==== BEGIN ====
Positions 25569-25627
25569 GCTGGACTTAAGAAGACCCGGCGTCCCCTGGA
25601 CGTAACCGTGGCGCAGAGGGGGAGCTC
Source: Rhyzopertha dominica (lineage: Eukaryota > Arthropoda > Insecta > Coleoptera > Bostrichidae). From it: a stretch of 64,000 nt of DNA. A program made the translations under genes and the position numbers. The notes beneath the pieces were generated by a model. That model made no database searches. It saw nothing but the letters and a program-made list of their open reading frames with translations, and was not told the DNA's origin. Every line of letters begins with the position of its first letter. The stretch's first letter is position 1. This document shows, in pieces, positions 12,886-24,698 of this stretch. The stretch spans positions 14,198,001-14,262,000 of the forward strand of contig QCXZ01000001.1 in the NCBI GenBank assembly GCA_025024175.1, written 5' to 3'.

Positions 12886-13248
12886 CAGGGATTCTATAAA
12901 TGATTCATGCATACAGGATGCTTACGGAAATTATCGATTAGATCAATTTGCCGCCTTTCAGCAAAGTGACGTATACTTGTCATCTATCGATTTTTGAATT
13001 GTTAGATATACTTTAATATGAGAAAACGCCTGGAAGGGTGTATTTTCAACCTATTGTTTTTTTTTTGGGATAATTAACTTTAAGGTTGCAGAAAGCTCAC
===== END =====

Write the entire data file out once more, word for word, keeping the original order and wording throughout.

Positions 25569-25627
25569 GCTGGACTTAAGAAGACCCGGCGTCCCCTGGA
25601 CGTAACCGTGGCGCAGAGGGGGAGCTC
Source: Rhyzopertha dominica (lineage: Eukaryota > Arthropoda > Insecta > Coleoptera > Bostrichidae). From it: a stretch of 64,000 nt of DNA. A program made the translations under genes and the position numbers. The notes beneath the pieces were generated by a model. That model made no database searches. It saw nothing but the letters and a program-made list of their open reading frames with translations, and was not told the DNA's origin. Every line of letters begins with the position of its first letter. The stretch's first letter is position 1. This document shows, in pieces, positions 12,886-24,698 of this stretch. The stretch spans positions 14,198,001-14,262,000 of the forward strand of contig QCXZ01000001.1 in the NCBI GenBank assembly GCA_025024175.1, written 5' to 3'.

Positions 12886-13248
12886 CAGGGATTCTATAAA
12901 TGATTCATGCATACAGGATGCTTACGGAAATTATCGATTAGATCAATTTGCCGCCTTTCAGCAAAGTGACGTATACTTGTCATCTATCGATTTTTGAATT
13001 GTTAGATATACTTTAATATGAGAAAACGCCTGGAAGGGTGTATTTTCAACCTATTGTTTTTTTTTTGGGATAATTAACTTTAAGGTTGCAGAAAGCTCAC